For the first time in his presidency, Donald Trump is facing significant criticism from Republican officials and conservative groups who are rattled by his ban on immigrants and refugees from Muslim-majority nations, questioning his domestic policy agenda and worrying about what steps the New York billionaire might take next in the name of nationalism.
By Sunday evening, more than a dozen GOP members of Congress had spoken out against Trump’s executive order on immigration. Among them were an array of the party’s most influential figures. The top Republican in the Senate, Mitch McConnell, said the United States should not implement a religious test. Sen. Rob Portman of Ohio said the plan to strengthen vetting of refugees was itself not vetted. And the political and policy groups led by Charles and David Koch offered their first public criticism of Trump, whose candidacy the billionaire brothers found so unpalatable they sat out the 2016 election.
The wave of criticism marks the end of a startlingly brief honeymoon period for a new President who has been in office for scarcely a week, and even set the White House on defense as it backtracked on the ban applying to green-card holders. And while much of the blowback was driven by Trump’s immigration orders, the controversial plans he has on the horizon suggest the rest of his term could be just as rocky.
The emerging rifts come amid mass protests in cities around the U.S. against an executive order that would block millions of people from entering the United States. Legal permanent U.S. residents were detained at airports, refugees were trapped en route to the United States and judges from coast to coast stepped in to stop the unprecedented White House action. The chaos knocked the White House back on its heels and prompted Trump on Sunday night to release a defense of the policy.
“This is not a Muslim ban, as the media is falsely reporting,” Trump said in a statement released by the White House. “This is not about religion—this is about terror and keeping our country safe.”
The sentiment did little to calm skittish conservatives, who have already grown tired of the theatrics and hysterics. From removing the Director of National Intelligence and the Chairman of the Joint Chiefs of Force from the National Security Council, to trolling news organizations on Twitter, the precedent-breaking new President was testing the patience of Republicans who had hoped he might change tactics and tone once he was in the Oval Office.
But there is no changing a 70-year-old billionaire. And by Sunday some of the party’s most influential figures had begun to break publicly with the Republican President. “We cannot be partisan. We can’t say, ‘OK, this is our party, right or wrong,’” Charles Koch said Sunday as he gave a pep talk to his deep-pocketed pals who plan to spend as much as $400 million heading toward the 2018 midterm elections. The network’s official position, taken Sunday with no caveats, was that Trump’s immigration ban was anathema.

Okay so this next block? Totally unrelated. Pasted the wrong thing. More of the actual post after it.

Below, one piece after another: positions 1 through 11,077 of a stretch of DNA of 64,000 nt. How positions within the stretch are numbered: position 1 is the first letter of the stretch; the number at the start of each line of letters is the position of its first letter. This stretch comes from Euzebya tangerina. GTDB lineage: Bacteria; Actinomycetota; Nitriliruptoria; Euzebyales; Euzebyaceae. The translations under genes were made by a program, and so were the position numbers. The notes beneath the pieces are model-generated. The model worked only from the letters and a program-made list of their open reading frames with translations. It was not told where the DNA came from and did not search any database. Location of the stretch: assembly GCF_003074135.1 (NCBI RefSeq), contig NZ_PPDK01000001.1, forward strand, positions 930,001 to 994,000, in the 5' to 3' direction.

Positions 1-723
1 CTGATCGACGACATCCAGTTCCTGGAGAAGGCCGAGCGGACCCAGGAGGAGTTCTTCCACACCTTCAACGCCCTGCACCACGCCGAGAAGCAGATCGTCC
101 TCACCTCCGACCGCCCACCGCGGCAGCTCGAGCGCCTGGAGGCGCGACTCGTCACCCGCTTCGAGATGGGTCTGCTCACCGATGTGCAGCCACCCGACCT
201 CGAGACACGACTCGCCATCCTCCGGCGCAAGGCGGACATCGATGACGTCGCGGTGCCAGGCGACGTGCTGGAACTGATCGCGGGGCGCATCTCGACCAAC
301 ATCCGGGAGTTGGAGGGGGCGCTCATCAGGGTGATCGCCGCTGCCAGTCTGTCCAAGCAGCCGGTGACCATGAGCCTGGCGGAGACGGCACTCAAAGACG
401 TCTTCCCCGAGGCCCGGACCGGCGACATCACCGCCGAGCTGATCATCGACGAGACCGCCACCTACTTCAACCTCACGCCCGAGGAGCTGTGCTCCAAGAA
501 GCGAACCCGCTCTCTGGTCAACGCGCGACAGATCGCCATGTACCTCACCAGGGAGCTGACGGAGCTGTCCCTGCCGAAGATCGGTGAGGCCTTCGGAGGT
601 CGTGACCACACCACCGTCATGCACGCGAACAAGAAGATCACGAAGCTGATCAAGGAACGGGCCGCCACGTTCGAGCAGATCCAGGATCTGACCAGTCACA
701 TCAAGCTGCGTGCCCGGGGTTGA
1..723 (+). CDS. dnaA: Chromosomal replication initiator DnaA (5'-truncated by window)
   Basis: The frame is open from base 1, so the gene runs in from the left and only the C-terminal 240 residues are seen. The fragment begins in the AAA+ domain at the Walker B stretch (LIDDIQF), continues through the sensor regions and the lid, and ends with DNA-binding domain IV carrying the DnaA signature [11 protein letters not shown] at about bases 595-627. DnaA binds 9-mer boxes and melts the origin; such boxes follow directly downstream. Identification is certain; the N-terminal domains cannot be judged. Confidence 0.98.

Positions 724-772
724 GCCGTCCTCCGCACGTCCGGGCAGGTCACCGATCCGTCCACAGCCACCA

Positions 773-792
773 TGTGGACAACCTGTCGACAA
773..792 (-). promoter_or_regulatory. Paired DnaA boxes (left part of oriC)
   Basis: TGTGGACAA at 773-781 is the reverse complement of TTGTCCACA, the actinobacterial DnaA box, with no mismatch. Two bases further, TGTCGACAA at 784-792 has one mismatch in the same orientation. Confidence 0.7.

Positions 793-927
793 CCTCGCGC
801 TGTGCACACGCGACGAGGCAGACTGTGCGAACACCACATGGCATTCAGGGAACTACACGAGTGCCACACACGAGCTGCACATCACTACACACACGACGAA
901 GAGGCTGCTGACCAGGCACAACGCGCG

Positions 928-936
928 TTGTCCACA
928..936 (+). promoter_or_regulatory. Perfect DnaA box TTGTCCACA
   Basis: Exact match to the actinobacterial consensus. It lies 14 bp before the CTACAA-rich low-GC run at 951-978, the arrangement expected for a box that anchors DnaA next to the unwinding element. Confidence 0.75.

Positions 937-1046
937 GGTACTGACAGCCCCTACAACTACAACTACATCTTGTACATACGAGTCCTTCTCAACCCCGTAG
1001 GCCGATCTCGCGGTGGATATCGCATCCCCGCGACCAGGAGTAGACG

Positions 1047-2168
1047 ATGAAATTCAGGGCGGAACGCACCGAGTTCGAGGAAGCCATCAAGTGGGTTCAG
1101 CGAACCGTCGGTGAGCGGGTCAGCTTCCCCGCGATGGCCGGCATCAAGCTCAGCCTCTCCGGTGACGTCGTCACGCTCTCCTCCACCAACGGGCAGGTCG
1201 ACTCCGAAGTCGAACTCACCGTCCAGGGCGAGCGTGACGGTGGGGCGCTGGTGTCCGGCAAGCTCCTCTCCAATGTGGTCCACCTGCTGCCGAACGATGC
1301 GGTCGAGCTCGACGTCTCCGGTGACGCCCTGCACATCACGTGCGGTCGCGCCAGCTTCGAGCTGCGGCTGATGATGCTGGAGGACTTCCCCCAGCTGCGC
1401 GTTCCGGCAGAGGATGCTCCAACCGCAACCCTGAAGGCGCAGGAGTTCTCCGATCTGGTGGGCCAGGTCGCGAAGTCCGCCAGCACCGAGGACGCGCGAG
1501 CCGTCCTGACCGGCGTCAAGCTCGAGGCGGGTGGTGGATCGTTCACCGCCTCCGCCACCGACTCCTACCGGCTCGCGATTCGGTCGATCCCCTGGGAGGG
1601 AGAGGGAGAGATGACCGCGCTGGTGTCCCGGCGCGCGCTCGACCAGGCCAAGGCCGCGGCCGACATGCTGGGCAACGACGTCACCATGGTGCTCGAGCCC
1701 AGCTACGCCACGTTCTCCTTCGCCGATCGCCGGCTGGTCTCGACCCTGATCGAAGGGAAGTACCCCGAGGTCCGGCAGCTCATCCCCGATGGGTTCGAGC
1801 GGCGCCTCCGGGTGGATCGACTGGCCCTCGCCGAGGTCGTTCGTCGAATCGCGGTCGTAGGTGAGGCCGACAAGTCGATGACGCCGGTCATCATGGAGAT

During a later session at the Koch retreat near Palm Springs, Calif., the co-chairman of the policy and politics network told donors not to expect Trump to get a pass, especially if he goes after specific groups of people or adds red ink to government budgets.
“We have the courage to oppose bad policies that will only harm people’s lives, regardless of who proposes it,” Brian Hooks said. “Remember: A trillion-dollar government stimulus was a bad idea under Democrats. It’s a bad idea when a Republican proposes it.” Hooks, one of Charles Koch’s top aides, vowed that the Koch network would “hold all politicians accountable, regardless of political party.” Put another way: Stand with Trump at your own risk, lawmakers.
To be sure, the number of Republicans to publicly excoriate the new President is still relatively low. Silence reigned for most of the weekend as protests raged. And there were few signs that Trump was ready to bend in any meaningful way in the face of criticism. If anything, the criticism may only convince Trump to step up attacks on his opponents and the media. His first public comment on Sunday morning, after a day of striking protests, was a broadside at The New York Times.
Yet it is clear Trump will not have an unconditional coalition behind him. Rep. Charlie Dent of Pennsylvania called the move “ridiculous.” Sen. Ben Sasse of Nebraska said the order gives terrorists a win because they can claim the United States just equated all Muslims with jihadists. Rep. Dan Newhouse of Washington said many immigrants are “having their lives needlessly disrupted.” Sen. Bob Corker, a finalist to be Trump’s Secretary of State, joined fellow Tennessean Sen. Lamar Alexander in calling for changes to this policy. All are Republicans and come from across the ideological spectrum.